In order for new treatments to be developed, clinical trials are performed to test how well a new drug or device works. Have you ever thought about taking part in a clinical trial? If so, here are some important things to know.
What are clinical trials?
Clinical trials are designed to answer two main questions: Does this treatment work in people? And is it safe? The trials are done in three or more phases:
- In phase zero, a few patients are given small doses of the new treatment to see how they react to it.
- Phase one focuses on safety. It works to determine how people respond to different doses. Doctors watch for side effects. Most patients involved in this phase have already been through other treatments and had no results. This phase has the most risk to patients, but can also be very beneficial.
- In phase two, the treatment is tested to see how effective it is and whether it improves patient outcomes.
- Phase three compares the treatment to currently available options to see if the new method is better. Participants are randomized, some receive the new treatment and others the standard method. This is a double-blind study, which means that neither the patient or doctor knows which treatment the patient receives. This allows for completely unbiased reporting of the effects of the new treatment.
Once the third phase is complete, the treatment is submitted for U.S. Food and Drug Administration approval. If granted, the treatment can be used in standard care. Often, phase four studies continue for several years to see if the treatment is safe over time.
The main sponsors of clinical trials are the federal government and major cancer cooperative groups, like the National Cancer Institute and the National Institutes of Health. Pharmaceutical and biotechnology companies also sponsor trials for drugs and treatments they develop.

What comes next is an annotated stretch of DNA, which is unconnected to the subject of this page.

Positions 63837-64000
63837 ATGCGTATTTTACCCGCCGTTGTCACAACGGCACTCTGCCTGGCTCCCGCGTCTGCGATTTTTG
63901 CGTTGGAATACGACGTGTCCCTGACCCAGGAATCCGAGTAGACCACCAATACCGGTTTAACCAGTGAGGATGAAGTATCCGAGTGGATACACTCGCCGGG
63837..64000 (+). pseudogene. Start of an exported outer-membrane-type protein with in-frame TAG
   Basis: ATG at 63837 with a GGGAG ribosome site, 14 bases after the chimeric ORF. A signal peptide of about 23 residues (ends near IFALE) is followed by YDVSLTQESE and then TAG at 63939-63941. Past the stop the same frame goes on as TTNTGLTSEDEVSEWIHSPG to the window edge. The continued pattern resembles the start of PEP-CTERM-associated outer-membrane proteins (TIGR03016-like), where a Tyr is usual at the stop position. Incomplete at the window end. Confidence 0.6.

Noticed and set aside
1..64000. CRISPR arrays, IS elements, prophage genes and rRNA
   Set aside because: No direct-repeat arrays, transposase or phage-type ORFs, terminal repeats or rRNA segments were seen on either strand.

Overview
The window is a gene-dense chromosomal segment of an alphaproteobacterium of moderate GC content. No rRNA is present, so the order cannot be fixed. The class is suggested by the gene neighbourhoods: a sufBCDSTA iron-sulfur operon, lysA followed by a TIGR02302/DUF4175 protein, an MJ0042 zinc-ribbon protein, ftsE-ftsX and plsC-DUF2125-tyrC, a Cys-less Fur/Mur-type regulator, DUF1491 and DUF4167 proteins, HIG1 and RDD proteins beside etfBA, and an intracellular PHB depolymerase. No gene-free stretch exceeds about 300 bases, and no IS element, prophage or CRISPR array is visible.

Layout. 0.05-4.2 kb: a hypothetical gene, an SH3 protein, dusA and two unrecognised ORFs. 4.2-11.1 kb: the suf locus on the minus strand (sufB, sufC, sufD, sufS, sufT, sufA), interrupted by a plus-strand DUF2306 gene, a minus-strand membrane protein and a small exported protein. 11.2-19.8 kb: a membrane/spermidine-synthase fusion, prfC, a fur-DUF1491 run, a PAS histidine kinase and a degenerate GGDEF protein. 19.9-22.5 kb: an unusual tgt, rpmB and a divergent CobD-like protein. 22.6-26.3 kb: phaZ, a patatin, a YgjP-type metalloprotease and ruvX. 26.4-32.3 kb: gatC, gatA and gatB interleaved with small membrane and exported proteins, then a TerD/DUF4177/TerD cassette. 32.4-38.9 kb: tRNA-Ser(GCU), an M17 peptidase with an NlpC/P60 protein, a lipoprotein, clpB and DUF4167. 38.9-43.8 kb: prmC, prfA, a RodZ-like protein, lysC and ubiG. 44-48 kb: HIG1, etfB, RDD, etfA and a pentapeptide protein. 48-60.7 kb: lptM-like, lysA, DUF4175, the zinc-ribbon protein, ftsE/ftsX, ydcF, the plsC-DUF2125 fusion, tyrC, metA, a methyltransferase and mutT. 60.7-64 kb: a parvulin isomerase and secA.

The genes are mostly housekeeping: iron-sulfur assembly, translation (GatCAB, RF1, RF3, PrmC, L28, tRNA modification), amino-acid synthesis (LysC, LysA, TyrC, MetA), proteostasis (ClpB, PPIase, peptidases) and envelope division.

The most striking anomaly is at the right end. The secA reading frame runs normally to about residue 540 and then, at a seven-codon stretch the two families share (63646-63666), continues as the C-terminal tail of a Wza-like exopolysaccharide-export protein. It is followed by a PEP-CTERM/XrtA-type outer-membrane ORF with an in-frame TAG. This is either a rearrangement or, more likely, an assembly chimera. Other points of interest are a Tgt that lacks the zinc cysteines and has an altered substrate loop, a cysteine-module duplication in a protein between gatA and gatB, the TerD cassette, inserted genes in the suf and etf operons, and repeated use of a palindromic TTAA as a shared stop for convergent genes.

Talk with your doctor
If you are interested, ask your doctor if they know of a clinical trial that you may get involved with. Many doctors are themselves working on one or know a fellow health care professional who is, and can recommend that trial.
The news highlights the negatives
Often, when people hear the term "clinical trial" they think only of instances of harm or death that have been documented on the news. Unfortunately, the media tends to paint trials in a negative light. According to the American Cancer Society, many trials are successful and have plenty of positive outcomes, but the few cases where something goes wrong are what garners the media's attention. Don't let that fool you.
There is no right answer
Should you partake in a clinical trial? It's entirely up to you. If you want to help doctors working towards a cure for your particular disease, it is something to consider. Not only would you be potentially helping yourself by being involved, you could be assisting many other people who would benefit from the drug or device being tested in the trial. There is always risk involved when trying something new, so it is important to be aware of that as well and keep asking questions until you are satisfied with the answers.